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House leader calls for taxing luxury goods, items
A HOUSE leader on Monday said his committee, where all tax measures are assigned, is studying the imposition of non-essential goods taxes on several lines of luxury items in response to calls from international organizations such as Oxfam International for the Philippine government to impose taxes on the country’s “super-rich.”
The calls were made by House Committee on Ways and Means chairman and Albay 2nd District Representative Joey Sarte Salceda as President Ferdinand “Bongbong” R. Marcos Jr. heads off to the World Economic Forum (WEF), where he will address the world’s richest individuals and countries.
“I can’t target one specific section of the population for what they supposedly own. They will simply apply for a foreign citizenship and move their money to other countries that will be happy to take them. But wealth induces luxurious lifestyles what economists call conspicuous consumption. We can slap taxes on those items since they won’t mind paying them anyway,” Salceda said.
Salceda is referring to Section 150 of the tax code, as amended, which currently imposes a 20% tax on the price of jewelry, perfumes, and yachts.
Salceda said “the committee will definitely pass a measure expanding that list, but we will discuss which items can generate the most revenue for the least effort.”
“The committee is particularly studying taxing wristwatches, bags, and other leather items above P50,000, private jets, luxury cars above P5 million, the sale of residential properties above P100 million, beverages above P20,000 per bottle, traded paintings above P100,000, among other items,” Salceda said.
“Generally, the point of the debate will be what can be universally considered ‘luxury.’ To me, it is when an item is beyond reasonable reach of the vast majority of the population and is not necessary for any essential function,” Salceda pointed out.
Salceda also said that the correct valuation of real property in the country is “also an essential step in ensuring that we tax the rich properly.”
“Instead of taxing highly mobile or movable capital such as cash, stocks, bonds, and other financial instruments, we can tax luxury real assets better. And we won’t have to create new taxes, because we are supposed to value those properties correctly anyway,” Salceda added.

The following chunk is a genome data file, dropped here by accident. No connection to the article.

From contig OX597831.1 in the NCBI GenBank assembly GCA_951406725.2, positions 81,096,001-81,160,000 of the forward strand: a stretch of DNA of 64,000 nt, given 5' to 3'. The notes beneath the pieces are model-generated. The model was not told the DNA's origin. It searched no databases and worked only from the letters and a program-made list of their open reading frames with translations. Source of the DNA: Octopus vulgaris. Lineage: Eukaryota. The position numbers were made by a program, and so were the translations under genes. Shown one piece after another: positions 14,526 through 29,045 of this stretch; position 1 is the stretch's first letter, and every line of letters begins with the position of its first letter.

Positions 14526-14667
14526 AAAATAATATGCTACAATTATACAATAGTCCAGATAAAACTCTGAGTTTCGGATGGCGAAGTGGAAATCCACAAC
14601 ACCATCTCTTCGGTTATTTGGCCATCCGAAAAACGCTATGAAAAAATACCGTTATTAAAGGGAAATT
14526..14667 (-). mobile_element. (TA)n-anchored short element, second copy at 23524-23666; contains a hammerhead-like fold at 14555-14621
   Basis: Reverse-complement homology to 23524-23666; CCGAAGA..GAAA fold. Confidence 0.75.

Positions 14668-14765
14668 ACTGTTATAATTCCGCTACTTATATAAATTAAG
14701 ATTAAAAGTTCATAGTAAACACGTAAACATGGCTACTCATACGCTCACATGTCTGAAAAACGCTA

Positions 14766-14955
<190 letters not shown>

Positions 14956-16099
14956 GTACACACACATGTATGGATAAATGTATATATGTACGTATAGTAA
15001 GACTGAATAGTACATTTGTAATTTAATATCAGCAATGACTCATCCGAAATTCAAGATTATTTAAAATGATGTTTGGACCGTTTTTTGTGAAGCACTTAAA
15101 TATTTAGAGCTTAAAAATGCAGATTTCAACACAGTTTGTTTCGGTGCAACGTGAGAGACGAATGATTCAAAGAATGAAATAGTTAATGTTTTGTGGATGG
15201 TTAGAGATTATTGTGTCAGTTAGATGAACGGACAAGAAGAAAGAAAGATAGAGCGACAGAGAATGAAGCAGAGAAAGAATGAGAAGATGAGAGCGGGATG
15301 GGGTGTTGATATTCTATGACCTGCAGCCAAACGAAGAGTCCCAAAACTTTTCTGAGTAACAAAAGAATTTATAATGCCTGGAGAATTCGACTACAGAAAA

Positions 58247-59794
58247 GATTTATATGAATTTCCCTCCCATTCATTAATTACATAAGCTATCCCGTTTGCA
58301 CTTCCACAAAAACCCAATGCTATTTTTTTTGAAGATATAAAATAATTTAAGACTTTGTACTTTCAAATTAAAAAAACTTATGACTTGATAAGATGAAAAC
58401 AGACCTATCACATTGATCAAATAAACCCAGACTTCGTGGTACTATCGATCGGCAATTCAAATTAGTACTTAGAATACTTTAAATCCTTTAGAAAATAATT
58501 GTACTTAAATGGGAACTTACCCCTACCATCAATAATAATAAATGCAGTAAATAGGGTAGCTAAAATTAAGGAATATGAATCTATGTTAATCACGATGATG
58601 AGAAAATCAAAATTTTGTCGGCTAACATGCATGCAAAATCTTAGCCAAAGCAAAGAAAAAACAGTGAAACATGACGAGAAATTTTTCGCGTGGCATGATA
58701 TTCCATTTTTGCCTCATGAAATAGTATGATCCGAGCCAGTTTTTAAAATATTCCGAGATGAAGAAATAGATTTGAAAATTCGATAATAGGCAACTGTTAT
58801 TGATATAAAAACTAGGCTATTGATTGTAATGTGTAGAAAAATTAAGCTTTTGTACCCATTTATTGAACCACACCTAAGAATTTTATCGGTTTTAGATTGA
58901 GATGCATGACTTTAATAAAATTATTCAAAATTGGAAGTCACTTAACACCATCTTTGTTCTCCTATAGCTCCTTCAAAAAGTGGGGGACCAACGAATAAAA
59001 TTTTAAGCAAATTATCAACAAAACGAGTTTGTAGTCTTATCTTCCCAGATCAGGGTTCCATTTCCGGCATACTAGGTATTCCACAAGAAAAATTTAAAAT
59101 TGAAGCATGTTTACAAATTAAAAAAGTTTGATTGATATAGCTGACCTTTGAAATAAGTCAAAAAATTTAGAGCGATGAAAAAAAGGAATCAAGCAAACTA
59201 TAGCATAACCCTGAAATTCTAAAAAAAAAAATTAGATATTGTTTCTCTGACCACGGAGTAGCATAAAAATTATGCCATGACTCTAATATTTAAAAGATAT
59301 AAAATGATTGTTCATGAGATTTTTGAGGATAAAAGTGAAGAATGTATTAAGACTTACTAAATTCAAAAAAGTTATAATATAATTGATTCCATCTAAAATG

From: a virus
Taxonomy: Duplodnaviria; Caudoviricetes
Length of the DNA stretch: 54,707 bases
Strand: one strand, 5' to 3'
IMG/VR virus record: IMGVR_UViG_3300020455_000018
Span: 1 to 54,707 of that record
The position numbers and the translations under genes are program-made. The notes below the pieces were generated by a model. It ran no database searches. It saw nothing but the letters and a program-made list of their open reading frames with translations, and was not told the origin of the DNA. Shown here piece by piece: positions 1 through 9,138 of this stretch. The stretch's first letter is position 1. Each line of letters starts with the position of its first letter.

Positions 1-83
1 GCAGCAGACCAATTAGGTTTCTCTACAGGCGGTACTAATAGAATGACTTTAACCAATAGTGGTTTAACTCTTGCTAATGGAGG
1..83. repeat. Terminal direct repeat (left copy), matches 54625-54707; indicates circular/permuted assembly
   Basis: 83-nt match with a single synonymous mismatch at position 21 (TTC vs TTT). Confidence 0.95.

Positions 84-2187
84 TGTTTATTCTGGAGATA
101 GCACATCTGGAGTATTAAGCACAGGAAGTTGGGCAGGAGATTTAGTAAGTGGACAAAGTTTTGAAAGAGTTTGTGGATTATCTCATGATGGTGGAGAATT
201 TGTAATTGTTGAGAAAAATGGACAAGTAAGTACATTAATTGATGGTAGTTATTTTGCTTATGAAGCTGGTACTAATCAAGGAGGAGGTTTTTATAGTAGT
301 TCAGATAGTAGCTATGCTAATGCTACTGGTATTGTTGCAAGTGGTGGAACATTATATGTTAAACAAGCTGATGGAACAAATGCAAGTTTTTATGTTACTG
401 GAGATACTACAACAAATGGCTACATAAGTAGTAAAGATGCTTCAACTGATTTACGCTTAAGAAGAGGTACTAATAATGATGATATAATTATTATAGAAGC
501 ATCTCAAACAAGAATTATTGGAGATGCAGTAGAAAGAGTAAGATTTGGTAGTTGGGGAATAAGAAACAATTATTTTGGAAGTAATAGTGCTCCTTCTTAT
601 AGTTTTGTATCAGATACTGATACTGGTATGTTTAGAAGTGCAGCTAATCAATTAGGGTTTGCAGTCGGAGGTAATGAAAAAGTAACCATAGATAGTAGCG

Oxfam and its Philippine affiliate noted that “Inequality experienced in the Philippines is starker with the nine richest Filipinos having more wealth than the bottom half (55 million) of the population.”
Salceda agreed that “the levels of inequality in the country are obscene. That’s not just in income or wealth. That is also present in [the] concentration of economic power. We have the highest concentration of business in the hands of a few among all ASEAN (Association of Southeast Asian Nations) countries. And it leads to having a cartel pretty much in every essential industry.”
“But, taxing much-needed capital will lead to more problems than solutions. I want the rich to keep their money in the Philippines and spend it on our development. Driving them away by taxing highly mobile assets solves nothing for the country.”
“Taxes on the rich could lead to lower taxes on the working class,” Salceda said as he noted that the reforms he has pushed for tended to “take from the rich a fairer share, and lower tax rates for everybody else.”
“TRAIN (Tax Reform for Acceleration and Inclusion Law), for example, increased income taxes on the super-rich but lowered taxes for the rest of the public – some 99% of PIT payers. CREATE (Corporate Recovery and Tax Incentives for Enterprises) clawed back some of the tax incentives from overgrown or over-pampered industries but lowered corporate income taxes for everybody else, especially small businesses,” he said.
“If we can raise more consumption taxes on luxury items, we might be able to begin lowering the VAT (Value-Added Tax) for most other things,” Salceda said.
“That’s definitely an option – if we can raise enough revenues from the purchases of the rich,” the House tax panel chair added.